James S. Liebman

James S. Liebman is an expert on institutional design and change in public education and criminal justice. He is the founder of the Columbia Center for Public Research and Leadership, which since 2010 has engaged upper-level law, business, data sciences, education, and policy graduate students in studying strategies and conducting hands-on projects to equalize children’s access to high-quality public schools.

In the criminal justice context, Liebman’s research has focused on the death penalty, habeas corpus, and structures for improving the accuracy of guilt determinations.  Liebman has argued five capital and habeas corpus appeals in front of the U.S. Supreme Court and many others in lower federal and state courts. He has also testified before the Senate Judiciary Committee and the House Judiciary Subcommittee on Courts, Intellectual Property, and the Administration of Justice about the need for improved legal representation in state capital trials and revisions to federal habeas corpus law, respectively.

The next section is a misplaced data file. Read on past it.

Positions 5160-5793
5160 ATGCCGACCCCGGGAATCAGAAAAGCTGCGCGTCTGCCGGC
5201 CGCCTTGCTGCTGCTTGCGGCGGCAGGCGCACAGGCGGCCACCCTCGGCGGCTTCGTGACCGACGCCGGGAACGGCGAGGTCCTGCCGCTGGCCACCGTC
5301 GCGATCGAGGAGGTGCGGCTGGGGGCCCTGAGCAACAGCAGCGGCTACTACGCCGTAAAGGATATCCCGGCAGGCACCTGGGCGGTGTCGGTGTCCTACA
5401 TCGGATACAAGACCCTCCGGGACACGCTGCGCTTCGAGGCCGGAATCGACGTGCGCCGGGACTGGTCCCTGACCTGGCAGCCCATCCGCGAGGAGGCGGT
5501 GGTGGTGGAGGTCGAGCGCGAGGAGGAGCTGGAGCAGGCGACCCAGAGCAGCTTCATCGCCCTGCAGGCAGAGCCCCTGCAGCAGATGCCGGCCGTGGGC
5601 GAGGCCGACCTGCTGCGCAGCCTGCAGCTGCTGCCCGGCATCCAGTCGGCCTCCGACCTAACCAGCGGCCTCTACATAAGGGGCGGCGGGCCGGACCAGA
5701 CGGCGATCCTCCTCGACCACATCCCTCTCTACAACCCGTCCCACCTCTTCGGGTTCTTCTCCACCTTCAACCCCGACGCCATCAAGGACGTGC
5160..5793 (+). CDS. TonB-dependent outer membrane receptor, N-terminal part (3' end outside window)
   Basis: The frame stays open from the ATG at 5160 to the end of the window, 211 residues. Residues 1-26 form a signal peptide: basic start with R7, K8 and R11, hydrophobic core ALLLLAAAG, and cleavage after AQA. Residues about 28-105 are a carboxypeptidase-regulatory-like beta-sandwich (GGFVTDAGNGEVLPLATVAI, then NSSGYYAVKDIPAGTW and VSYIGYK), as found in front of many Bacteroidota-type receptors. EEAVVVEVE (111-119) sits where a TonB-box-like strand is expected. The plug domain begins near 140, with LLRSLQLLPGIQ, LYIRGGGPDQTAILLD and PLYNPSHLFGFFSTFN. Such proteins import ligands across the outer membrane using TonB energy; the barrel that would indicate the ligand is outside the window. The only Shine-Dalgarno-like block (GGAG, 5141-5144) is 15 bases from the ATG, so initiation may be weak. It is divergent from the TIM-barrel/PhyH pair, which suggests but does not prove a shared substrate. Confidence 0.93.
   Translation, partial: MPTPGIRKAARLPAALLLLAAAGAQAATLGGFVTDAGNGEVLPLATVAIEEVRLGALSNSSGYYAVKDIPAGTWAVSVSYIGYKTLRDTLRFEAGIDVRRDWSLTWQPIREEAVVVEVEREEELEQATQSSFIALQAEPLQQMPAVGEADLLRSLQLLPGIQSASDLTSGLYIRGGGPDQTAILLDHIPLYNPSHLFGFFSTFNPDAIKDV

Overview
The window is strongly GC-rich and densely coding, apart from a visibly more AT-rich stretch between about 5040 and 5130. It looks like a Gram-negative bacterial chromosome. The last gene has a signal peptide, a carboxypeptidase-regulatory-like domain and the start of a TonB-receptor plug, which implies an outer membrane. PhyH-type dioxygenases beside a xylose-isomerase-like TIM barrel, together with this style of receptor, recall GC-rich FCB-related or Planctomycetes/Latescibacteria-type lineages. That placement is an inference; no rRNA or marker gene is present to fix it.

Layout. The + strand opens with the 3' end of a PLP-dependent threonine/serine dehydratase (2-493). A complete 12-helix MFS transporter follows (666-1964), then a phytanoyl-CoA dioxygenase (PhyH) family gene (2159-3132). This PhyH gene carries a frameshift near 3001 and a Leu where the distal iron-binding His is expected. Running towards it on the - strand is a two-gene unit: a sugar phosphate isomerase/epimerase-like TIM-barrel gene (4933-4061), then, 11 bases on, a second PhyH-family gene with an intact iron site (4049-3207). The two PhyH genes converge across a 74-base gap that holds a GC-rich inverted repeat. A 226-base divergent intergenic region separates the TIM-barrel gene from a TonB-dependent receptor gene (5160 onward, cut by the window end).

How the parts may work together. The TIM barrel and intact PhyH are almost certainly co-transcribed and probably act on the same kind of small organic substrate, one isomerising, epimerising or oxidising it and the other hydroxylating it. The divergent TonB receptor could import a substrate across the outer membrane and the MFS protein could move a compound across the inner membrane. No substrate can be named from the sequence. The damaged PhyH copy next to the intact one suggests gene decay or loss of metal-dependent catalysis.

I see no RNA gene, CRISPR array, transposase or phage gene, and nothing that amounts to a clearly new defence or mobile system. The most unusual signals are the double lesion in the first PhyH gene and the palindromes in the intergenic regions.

From 2006 to 2009, Liebman led the New York City Department of Education’s Division of Accountability and Achievement Resources under Mayor Michael Bloomberg. His division provided parents and educators with the tools to improve student results and hold schools accountable for advancing students’ academic progress. New York City awarded Liebman the 2009 Overall Excellence in Technology Award for his design of the city’s educational data system.

Liebman served as a law clerk to Judge Carl McGowan of the U.S. Circuit Court of Appeals for the District of Columbia from 1977 to 1978 and U.S. Supreme Court Justice John Paul Stevens the following year. From 1979 to 1985, he was assistant counsel for the NAACP Legal Defense and Educational Fund. Liebman joined the Law School’s faculty in 1985, where he held the position of vice dean from 1991 to 1992.